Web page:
Similarly, observations of the histology, morphology and integrity of the rumen epithelium showed that both groups were healthy. Hollmann et al.28 explained that the function of the rumen epithelium is to protect the rumen wall from the luminal environment, such as acidic rumen liquor. It is also responsible for securing the rumen from high osmotic pressure and the secondary metabolites produced by rumen microbes. Another protective function is to restrict the rumen wall from dietary material abrasion to maintain ideal metabolic and absorption function. Steele et al.29 reported that the high concentrate diet created a greater risk of changes to the epithelium of the rumen. In the present study, the RMS brush administration provided tactile stimulation by mildly scrubbing the reticulorumen. This triggers regurgitation, rumination and saliva secretion. Reid et al.22 reported that tactile stimulation resulted from the relative motion of digesta texture and reticulorumen mucosa. A continuous tactile stimulation produced by an RMS brush during a 3 month fattening period did not result in detrimental effects to the rumen as observed in gross evaluation and microscopic examinations.

This study assessed the health status and rumen wall condition of Brahman crossbred steers after 93 days of RMS brush administration. In general, the blood profiles and IgG levels were in normal ranges; thus, the application of an RMS brush does not result in adverse effects to the health of steers. Therefore, the utilization of an RMS brush is safe to use as artificial fiber. The RMS brush administration is useful for steers fed with a high-concentrate diet and a low-forage diet. It is recommended that the installation of the RMS brush is conducted by a professional. Future research should focus on the adaptation of the steers to the presence of RMS by conducting periodic health assessments. It is also recommended that the experimental animal should be conditioned to regular blood collection to minimize stress.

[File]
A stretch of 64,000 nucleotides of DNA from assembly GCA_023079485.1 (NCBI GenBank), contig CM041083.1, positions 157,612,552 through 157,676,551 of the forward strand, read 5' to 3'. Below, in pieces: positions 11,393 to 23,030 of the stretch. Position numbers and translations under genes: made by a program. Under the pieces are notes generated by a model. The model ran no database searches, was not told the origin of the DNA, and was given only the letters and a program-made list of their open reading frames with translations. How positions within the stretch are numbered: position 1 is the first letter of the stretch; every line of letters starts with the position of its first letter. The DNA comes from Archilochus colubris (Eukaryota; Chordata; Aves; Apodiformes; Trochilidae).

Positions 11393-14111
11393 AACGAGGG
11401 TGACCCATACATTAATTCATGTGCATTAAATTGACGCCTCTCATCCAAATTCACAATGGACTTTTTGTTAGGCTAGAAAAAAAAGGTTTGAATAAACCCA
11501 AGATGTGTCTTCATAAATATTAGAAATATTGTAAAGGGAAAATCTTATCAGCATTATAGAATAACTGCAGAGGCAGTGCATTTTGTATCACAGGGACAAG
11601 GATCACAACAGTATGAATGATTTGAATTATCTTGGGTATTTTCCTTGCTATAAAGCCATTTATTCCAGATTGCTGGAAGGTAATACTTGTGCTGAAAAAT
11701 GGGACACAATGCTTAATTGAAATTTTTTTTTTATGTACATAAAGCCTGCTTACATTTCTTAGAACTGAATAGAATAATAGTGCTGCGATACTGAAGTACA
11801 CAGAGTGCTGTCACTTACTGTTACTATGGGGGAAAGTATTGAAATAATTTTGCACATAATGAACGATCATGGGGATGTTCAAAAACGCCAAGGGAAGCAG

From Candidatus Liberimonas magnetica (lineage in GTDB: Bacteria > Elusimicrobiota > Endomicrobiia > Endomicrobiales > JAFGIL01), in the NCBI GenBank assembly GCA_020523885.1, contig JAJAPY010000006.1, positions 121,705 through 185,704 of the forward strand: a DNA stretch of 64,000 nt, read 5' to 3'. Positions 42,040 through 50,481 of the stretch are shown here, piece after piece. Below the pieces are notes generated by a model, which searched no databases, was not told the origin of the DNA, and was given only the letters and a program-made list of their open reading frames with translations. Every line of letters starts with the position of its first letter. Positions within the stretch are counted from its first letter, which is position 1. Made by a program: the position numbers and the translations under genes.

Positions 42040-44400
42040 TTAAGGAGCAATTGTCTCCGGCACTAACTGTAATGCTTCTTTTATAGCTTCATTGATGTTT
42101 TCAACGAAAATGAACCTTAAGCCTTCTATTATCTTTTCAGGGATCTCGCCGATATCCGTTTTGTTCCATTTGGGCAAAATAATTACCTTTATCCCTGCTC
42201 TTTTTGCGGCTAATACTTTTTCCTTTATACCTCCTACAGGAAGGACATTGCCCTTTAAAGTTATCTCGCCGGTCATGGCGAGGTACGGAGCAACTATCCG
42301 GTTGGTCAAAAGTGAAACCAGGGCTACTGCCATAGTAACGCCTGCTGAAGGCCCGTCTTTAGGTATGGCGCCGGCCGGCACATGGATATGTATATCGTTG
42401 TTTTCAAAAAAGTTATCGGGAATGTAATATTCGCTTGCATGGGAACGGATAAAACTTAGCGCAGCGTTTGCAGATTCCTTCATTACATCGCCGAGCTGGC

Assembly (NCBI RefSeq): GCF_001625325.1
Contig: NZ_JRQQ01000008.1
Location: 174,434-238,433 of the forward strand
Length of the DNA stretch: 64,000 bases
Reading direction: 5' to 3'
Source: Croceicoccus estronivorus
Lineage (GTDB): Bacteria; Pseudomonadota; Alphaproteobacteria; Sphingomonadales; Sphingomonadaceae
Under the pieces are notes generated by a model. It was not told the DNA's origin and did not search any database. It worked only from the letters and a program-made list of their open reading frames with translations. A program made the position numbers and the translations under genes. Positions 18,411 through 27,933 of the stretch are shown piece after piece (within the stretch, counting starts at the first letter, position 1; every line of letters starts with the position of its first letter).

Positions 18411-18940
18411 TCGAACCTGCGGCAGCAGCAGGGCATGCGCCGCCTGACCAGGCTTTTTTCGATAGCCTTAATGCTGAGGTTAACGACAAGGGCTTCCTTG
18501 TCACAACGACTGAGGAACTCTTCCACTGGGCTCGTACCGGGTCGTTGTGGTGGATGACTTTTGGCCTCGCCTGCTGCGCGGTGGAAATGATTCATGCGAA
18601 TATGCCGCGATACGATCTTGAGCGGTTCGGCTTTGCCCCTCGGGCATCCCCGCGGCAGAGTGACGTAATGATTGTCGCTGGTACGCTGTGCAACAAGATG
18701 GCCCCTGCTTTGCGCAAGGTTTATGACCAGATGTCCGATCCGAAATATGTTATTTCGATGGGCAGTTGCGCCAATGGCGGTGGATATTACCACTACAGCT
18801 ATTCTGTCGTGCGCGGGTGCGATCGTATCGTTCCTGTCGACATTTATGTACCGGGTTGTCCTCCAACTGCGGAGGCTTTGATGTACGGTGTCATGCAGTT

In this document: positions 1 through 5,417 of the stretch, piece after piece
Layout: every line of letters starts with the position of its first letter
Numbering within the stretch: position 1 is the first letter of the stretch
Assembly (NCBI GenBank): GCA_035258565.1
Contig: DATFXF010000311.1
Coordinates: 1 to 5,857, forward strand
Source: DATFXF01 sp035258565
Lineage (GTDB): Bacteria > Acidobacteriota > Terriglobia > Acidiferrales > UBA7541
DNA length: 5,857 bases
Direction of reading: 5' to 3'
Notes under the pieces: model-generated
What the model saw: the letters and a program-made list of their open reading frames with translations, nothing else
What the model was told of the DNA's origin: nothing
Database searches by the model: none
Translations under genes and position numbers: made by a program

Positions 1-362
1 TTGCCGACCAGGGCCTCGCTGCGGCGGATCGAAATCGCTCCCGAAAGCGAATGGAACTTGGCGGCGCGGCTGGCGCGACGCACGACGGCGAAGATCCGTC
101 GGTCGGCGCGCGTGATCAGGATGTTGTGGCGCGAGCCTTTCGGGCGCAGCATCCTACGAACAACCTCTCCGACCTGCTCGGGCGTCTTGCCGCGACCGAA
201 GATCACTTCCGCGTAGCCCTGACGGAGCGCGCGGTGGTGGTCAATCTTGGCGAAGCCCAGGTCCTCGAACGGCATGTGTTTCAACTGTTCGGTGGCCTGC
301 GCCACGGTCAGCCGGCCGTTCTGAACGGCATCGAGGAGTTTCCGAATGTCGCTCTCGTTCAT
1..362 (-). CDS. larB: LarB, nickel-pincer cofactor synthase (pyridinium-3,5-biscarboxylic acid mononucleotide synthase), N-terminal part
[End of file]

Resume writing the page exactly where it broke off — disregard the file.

CONCLUSION

The RMS brush characteristics induced motility by resembling the natural physical stimuli of the digesta surface texture rubbing the rumen wall. The application of the RMS brush may lead to changes in leukocyte profiles. Increases of neutrophils and the neutrophil-to-lymphocyte ratio were observed; however, the values are within normal ranges. Therefore, the alteration will not affect the health condition of the RMS brush-administered steers. It is clear from this gross examination and microscopic testing of the ruminal reticulum that there were no lesions or tissue abnormalities. It can be concluded that the RMS brush-administered steers are in good health as measured by their blood parameters and rumen wall conditions.

ACKNOWLEDGMENTS

The authors would like to thank the Ministry of Higher Education and Technology of Indonesia for the Ph.D. scholarship program and PKPI Sandwich-like Scholarship program. This research was accomplished by a collaborative research program of Bogor Agricultural University, Obihiro University of Agriculture and Veterinary Medicine and Meiwa Sangyo Japan. Through this collaborative study, the authors were able to accomplish this research. The authors also express their gratitude to Meiwa Sangyo Co. Ltd. for units of RMS brushes and funds that partially supported this research. Last but not least, sincere thanks are addressed to the Catur Mitra Taruma feedlot company for animals, animal housing, animal diet and technician and veterinarian supervisions during the research.